Ok, so we can pretty much all agree that a real-life Jurassic Park is a bad idea. Even if it's on an island. But, just because real, live, man-eating dinosaurs are a bad idea doesn't mean we can't experience what it might feel like to walk among prehistoric beasts. Dinosaur parks are popular attractions that have their roots in the roadside kitsch of the 1950s, although the first was London's Crystal Palace Dinosaurs, built in 1854. Basically, even since the discovery of dinosaur species, humanity has been intrigued by what we know about them. Part of the fun of visiting dinosaur parks is seeing various artists' interpretations of dinos since we really do know very little about them. Here are some dinosaur parks that will take you way back in time!
Ossineke, Michigan is home to the 25-acre Dinosaur Gardens, which offers a fun trip to prehistory. Guided tours take you around the lush swamp in a van or wagon, and past the 26 exhibits, including the brontosaurus you can go inside, and the pteranodon nest. Probably the coolest history here, though, is the fact that many of the dinos on display were built between the 1930s and 1960s, using a mysterious, durable-yet-moldable material the creator called "cement plastic". Not only are the dinosaurs being refinished, but the attraction also now features gemstone mining, mini golf, and a frozen yogurt bar.
Hidden within the primordial forest of Dinosaur Land are, of course, giant fiberglass dinosaurs... and King Kong is in there too somewhere, just 'cuz. This 60's-era roadside stop features all of your favorite dinosaurs, including stegosauruses, Tyrannosaurus Rexes, Triceratopses, Apatosauruses, and more. There are about 50 giant statues here, all ripe for weird photo ops. There's some nice info on the dinos here as well, and it's a great little stop for a picnic and to stretch your legs while on the road.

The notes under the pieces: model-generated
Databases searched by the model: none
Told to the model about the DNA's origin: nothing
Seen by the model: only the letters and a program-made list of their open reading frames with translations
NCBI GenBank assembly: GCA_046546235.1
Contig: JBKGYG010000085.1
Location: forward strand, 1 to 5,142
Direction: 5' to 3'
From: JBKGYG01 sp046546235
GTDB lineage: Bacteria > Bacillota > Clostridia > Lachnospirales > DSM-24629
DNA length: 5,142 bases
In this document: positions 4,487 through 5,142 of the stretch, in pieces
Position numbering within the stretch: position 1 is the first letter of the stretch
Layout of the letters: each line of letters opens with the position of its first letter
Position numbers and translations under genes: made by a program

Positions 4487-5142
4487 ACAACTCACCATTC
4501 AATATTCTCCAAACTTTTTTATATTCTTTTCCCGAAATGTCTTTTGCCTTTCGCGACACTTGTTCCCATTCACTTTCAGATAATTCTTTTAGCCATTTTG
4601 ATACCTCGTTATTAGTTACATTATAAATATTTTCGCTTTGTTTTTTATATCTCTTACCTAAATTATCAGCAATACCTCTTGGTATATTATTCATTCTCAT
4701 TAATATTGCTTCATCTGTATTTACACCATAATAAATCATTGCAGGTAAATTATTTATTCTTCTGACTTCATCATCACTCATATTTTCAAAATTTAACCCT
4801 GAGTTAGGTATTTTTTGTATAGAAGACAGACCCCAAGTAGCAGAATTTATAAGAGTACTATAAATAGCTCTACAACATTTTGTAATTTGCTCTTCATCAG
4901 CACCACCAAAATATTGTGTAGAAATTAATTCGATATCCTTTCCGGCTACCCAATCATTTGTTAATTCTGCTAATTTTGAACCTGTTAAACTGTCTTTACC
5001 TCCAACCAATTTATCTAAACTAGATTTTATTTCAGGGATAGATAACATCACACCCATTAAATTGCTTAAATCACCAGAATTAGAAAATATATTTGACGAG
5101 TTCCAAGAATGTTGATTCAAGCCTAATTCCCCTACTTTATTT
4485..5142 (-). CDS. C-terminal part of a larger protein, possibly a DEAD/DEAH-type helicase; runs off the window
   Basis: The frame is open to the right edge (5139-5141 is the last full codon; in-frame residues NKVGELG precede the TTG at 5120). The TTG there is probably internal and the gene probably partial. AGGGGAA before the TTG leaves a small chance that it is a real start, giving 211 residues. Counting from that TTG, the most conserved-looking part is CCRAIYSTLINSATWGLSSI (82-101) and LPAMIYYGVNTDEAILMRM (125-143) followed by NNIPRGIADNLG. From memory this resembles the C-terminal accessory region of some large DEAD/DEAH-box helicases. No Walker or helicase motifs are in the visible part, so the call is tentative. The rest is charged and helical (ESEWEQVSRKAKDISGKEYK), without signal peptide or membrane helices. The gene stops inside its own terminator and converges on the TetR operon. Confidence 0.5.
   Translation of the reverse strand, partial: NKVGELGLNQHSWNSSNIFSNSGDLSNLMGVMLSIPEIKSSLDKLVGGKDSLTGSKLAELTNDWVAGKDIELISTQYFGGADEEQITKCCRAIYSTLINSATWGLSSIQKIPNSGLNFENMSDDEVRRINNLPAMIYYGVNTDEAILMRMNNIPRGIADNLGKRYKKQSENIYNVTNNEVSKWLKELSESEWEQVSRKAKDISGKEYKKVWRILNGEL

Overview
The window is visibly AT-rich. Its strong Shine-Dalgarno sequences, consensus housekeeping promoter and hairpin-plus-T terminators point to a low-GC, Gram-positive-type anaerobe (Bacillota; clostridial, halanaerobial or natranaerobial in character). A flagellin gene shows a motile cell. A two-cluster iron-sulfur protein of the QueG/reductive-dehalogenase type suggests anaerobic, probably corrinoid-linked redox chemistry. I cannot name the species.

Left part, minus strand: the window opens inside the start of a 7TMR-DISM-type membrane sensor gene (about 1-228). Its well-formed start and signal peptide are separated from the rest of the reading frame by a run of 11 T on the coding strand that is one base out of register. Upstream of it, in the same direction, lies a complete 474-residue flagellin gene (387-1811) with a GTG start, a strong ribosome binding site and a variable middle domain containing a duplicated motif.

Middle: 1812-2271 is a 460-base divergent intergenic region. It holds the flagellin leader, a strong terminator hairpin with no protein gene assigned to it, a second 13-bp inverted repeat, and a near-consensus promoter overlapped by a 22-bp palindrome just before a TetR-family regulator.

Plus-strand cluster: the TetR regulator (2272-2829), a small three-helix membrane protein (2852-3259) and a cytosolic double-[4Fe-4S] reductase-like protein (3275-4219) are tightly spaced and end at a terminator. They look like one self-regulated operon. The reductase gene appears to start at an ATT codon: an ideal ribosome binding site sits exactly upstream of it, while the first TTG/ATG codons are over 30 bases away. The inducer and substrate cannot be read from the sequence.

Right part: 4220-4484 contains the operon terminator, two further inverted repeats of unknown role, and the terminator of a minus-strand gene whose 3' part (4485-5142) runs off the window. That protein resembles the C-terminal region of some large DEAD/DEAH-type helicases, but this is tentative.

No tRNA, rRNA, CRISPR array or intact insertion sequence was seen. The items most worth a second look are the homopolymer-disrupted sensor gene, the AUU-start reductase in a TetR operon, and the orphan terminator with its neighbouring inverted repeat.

Dinosaur World in Plant City, Florida actually features animatronic dinos that move! Encounter a Tyrannosaurus Rex, a Stegosaurus, a Pterodactyl, and a Triceratops. A fossil dig, gemstone mining, talks with real paleontologists, plus a fossil museum featuring remains that can be found across Florida round out the experience. You'll get to see oddities like trilobites and an Allosaurus foot claw!
This Dinosaur World is the Kentucky location of the one from Florida, conveniently located right near Mammoth Cave National Park. They also have a massive gift shop with tons of dinosaur-themed goodies and loads of educational material as well... and, of course, geodes, gems, and other odds and ends.
For a totally different take on dinosaurs, check out Kentucky's Creation Museum. The exhibits here take the viewpoint that everything in the Bible is the literal truth (as opposed to other Christians, who view the Bible as allegorical.) Whether or not you agree with Creationist beliefs, they do have a great display of dinosaurs (which they believe co-existed with humans). Keep in mind that some of the facts presented here conflict with what most scientists believe, but if you're just in search of some cool dinos (and an awesome Allosaurus skeleton), a visit here can be interesting and quite fun.
The George S. Eccles Dinosaur Park in Ogden features over 100 dinosaur replicas, animatronic figures, fossils, bones, and more. Dinos that are native to Utah are prominently featured here, which is pretty unique, since the Beehive State has produced tons of prehistoric artifacts. There's a playground near some dinos outside, and more dinos inside the museum. This one is especially engaging for kids, with tons of hands-on and interactive exhibits and things for them to do.